Md. Democrats criticize Bush over lack of funds for homeland security


State and local Democratic leaders lambasted President Bush yesterday for saddling financially strapped cities and counties throughout Maryland with the costs of homeland security.

Reps. C.A. Dutch Ruppersberger and Benjamin L. Cardin joined Mayor Martin O'Malley and Baltimore County Executive James T. Smith Jr. at Baltimore City Hall in a verbal assault on what they consider inadequate federal funding for anti-terrorism responsibilities shouldered by local police, fire and health departments.

"There are no homeland defense soldiers to come paratrooping in in case of an attack" by terrorists, O'Malley said, flanked by charts illustrating the discrepancy between local and federal funding. "Those first responders are our firefighters, our police officers, our health and hospital workers."

The elected officials took turns chastising Bush and Republican lawmakers for slashing money from federal budgets slated to pay for equipment and training to defend against chemical, biological and conventional attacks. Baltimore City and county governments have spent $11 million on such items while the federal government has paid just more than $1 million since the Sept. 11, 2001, attacks.

"If we do go to war, we have to make sure our military has the resources they need in order to protect themselves and to win this war," Ruppersberger said. "The same goes for our police officers, firefighters, paramedics and health officers."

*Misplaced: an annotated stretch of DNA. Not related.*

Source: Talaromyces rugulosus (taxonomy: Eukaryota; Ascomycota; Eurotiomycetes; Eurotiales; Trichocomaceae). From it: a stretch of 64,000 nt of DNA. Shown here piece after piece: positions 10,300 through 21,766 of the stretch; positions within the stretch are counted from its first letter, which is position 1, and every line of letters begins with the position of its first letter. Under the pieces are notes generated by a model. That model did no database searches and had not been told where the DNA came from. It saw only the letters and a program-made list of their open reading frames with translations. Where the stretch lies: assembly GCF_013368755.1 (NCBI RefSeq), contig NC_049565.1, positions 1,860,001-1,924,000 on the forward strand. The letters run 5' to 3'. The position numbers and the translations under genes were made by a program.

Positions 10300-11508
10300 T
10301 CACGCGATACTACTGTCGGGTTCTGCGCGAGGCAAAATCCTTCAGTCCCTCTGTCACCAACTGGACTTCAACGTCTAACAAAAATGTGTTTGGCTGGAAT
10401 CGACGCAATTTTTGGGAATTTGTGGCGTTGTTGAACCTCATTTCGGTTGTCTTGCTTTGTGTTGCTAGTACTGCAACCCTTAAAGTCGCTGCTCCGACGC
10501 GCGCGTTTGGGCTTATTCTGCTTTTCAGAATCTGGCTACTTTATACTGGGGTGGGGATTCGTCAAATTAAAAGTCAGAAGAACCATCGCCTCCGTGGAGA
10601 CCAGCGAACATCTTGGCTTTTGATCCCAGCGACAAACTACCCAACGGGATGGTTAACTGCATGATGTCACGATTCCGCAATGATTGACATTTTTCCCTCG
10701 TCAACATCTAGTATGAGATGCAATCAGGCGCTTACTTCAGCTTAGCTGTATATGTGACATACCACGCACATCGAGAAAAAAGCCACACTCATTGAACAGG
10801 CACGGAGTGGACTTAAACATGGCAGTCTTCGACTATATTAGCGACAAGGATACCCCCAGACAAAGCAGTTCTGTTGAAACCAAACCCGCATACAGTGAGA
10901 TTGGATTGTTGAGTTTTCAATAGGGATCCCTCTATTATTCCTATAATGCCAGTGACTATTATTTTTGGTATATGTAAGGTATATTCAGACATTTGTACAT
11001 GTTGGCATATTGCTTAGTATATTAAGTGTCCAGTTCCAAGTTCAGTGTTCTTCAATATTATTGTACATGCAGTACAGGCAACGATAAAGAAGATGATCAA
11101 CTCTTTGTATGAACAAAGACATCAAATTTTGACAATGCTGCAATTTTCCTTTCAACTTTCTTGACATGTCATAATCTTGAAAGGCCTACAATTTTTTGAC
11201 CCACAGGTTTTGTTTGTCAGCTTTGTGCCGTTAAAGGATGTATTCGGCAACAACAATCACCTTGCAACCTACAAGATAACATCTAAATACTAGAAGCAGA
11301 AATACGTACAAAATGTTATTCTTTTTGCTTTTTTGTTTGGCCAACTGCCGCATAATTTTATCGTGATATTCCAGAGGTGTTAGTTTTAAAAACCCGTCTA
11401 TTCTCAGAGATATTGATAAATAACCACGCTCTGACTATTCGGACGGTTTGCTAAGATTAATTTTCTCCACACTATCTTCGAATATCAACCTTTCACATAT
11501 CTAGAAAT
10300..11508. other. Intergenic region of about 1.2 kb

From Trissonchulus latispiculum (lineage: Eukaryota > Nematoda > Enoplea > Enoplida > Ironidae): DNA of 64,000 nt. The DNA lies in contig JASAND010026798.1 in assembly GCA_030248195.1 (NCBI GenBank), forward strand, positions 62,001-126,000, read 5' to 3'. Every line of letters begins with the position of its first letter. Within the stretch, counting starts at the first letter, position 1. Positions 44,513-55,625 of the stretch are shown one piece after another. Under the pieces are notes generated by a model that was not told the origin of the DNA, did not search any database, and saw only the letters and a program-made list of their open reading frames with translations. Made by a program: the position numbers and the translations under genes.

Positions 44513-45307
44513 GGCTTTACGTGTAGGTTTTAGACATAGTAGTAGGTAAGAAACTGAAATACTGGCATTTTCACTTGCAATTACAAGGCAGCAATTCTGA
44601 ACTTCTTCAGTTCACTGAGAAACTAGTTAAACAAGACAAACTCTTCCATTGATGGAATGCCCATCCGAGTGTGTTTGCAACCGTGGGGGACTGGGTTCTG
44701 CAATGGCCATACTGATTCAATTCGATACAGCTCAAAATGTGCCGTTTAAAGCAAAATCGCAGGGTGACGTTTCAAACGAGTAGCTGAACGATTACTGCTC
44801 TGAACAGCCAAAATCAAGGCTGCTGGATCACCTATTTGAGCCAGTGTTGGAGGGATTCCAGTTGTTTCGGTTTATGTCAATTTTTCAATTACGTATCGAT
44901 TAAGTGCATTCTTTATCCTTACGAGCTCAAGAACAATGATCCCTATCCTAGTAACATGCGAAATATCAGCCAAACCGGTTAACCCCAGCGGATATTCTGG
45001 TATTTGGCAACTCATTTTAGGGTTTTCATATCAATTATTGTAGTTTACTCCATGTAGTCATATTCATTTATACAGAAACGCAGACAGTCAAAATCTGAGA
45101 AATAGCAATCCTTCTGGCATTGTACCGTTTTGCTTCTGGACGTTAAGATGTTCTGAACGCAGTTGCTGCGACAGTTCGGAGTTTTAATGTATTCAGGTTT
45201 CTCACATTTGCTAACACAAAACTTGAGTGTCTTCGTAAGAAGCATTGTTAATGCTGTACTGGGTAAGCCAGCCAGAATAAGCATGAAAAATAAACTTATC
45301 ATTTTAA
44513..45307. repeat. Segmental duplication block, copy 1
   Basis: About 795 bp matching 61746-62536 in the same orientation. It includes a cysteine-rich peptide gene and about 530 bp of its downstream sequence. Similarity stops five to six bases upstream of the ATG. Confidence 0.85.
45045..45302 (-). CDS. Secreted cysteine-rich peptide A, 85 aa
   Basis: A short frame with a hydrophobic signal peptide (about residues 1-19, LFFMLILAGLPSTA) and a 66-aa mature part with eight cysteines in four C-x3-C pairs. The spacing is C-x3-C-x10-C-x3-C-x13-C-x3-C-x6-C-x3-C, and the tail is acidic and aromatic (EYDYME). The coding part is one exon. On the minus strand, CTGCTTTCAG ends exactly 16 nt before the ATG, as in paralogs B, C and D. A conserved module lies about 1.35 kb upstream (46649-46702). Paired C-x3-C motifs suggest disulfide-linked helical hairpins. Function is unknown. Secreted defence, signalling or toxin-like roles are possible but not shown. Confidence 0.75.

The politicians said Maryland requires special attention because of its proximity to Washington and its sensitive facilities like Fort Meade, the National Security Agency and Aberdeen Proving Ground.

Cardin said that about 20,000 police, fire and other emergency workers in Maryland lack the necessary education and equipment to defend against terrorists. The $2.1 million in federal grants awarded to Maryland by the end of fiscal year 2002 did not meet those needs, he said.

"We need a strong budget that allows our county executives and our mayors to do what is necessary so we can be safe," Cardin said. "Bush's budget doesn't do it."

O'Malley reeled off a litany of financial requests from the city for homeland security that, he says, the federal government has not addressed:

$1.8 million for equipment needed to handle and detect hazardous materials.

$3.5 million to help the Baltimore City Fire Department pay for a new fireboat to protect the port of Baltimore, which all four officials said is particularly vulnerable.

$4.85 million for enhanced communications, surveillance, chemical detection and protective gear for police officers.

O'Malley said the city also must pay for a $24 million conversion of its water treatment plants to systems that use bleach to purify the water instead of chlorine, a hazardous substance that could be turned into a weapon.

"We know homeland security should be a priority, and we are struggling to live up to our end of the bargain," O'Malley said. "The Bush budget does not match those priorities."

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